Federal Temptations: Romanians, Hungarians and 
Transylvanian Autonomy in Interwar Cover Image
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Tentaţii federaliste: români, maghiari şi problema autonomiei Transilvaniei în perioada interbelică
Federal Temptations: Romanians, Hungarians and Transylvanian Autonomy in Interwar

Author(s): Daniel Citirigă
Subject(s): History
Published by: Institutul de Istorie Nicolae Iorga
Keywords: Federalism; autonomy; centralism; Transylvania; Old Kingdom; Hungary

Summary/Abstract: The End of The First World War brought an absolutely new reality in Central Europe, following the collapse of the four Empires: German, Austro-Hungarian, Russian and Ottoman. New states sprang on the geopolitical map, but, however, their experience was limited to that from the Middle Ages; any other incumbent to statehood has been lost more than a century ago. The Empires have been divided into several regions. Some of those regions have merged with states that have already enjoyed independence. Taking into consideration this context, we must not be surprised that both during and after the war, Central Europe became the region where the number of federal projects increased. Transylvania made no exception, since, in 1918, after a long life under Habsburgs, this province was united with Romania. Ideas of federality were not unknown in this region, since debates regarding federalization had a long history during the Dual Monarchy. This work paper concentrates on two aspects: on the one hand, the Romanian leaders from Transylvania agreed to accept provincial autonomy soon after 1918 and, on the other hand, Hungarian leaders from Transylvania promoted and maintained the idea of autonomy during the war even though their reasons and political targets were different from those of the Romanian leaders.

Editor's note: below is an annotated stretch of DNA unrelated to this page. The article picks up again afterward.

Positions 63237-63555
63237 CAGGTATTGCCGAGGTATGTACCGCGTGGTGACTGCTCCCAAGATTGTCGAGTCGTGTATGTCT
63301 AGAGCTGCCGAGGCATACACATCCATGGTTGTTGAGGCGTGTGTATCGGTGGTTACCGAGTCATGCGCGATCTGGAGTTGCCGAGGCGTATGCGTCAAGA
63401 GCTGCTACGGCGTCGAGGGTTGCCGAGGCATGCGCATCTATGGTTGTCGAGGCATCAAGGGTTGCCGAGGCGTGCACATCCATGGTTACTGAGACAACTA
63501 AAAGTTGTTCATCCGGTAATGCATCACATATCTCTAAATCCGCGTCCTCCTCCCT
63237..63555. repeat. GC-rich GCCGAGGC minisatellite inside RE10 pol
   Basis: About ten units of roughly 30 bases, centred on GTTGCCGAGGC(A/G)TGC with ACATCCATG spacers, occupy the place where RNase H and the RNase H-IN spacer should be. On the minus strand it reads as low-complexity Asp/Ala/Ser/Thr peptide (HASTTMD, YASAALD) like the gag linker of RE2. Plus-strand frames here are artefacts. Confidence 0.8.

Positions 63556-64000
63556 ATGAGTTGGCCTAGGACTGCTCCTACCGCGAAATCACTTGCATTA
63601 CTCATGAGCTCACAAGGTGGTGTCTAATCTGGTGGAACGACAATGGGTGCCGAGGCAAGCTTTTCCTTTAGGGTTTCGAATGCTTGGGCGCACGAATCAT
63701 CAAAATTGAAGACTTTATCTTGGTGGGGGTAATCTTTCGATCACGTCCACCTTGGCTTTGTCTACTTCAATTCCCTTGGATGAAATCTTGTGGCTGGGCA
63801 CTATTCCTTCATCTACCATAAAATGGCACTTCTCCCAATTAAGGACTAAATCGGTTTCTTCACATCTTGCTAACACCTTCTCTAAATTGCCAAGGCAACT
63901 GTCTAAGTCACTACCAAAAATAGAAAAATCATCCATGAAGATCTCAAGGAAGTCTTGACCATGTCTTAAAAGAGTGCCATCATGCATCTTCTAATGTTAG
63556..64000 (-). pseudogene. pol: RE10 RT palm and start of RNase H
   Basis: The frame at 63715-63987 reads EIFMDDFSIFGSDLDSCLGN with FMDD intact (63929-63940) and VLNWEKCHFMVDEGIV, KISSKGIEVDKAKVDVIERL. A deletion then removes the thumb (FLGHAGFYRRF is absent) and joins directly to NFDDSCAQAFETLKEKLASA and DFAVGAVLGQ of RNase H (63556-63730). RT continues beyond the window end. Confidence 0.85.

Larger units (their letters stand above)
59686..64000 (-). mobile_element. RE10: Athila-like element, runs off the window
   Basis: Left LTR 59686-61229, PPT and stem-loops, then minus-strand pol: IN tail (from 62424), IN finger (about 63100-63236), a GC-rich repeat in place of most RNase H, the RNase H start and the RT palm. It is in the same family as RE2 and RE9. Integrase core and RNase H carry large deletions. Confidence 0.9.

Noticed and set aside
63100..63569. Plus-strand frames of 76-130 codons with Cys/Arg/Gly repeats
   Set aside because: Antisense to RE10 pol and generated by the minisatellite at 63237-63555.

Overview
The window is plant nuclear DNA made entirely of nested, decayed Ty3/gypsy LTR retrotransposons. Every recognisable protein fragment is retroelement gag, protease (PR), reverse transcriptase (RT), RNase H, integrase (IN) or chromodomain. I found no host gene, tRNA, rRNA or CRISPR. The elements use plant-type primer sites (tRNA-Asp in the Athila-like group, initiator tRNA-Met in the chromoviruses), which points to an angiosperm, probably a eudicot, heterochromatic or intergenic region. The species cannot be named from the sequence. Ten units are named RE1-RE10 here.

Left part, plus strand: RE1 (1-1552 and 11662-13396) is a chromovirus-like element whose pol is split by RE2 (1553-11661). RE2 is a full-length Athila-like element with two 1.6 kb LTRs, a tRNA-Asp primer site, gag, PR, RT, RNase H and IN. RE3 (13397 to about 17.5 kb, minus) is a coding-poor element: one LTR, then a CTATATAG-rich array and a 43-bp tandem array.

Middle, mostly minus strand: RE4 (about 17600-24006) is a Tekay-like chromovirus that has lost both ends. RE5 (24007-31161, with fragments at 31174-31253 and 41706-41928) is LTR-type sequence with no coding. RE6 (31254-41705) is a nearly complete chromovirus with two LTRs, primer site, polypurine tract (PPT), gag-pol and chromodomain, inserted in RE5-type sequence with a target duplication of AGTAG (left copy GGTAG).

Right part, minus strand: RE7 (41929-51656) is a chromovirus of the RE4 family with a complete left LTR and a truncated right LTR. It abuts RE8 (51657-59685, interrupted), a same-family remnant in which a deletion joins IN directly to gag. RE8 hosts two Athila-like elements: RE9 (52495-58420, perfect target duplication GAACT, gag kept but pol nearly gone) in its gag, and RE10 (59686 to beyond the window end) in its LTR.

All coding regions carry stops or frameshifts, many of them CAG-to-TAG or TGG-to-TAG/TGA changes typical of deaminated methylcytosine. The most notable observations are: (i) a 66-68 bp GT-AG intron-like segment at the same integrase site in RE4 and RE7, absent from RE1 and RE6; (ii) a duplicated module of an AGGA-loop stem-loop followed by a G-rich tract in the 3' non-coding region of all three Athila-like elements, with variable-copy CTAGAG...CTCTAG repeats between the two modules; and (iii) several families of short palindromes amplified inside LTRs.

• Issue Year: 2012
  • Issue No: 1
  • Page Range: 25-41
  • Page Count: 17
  • Language: Romanian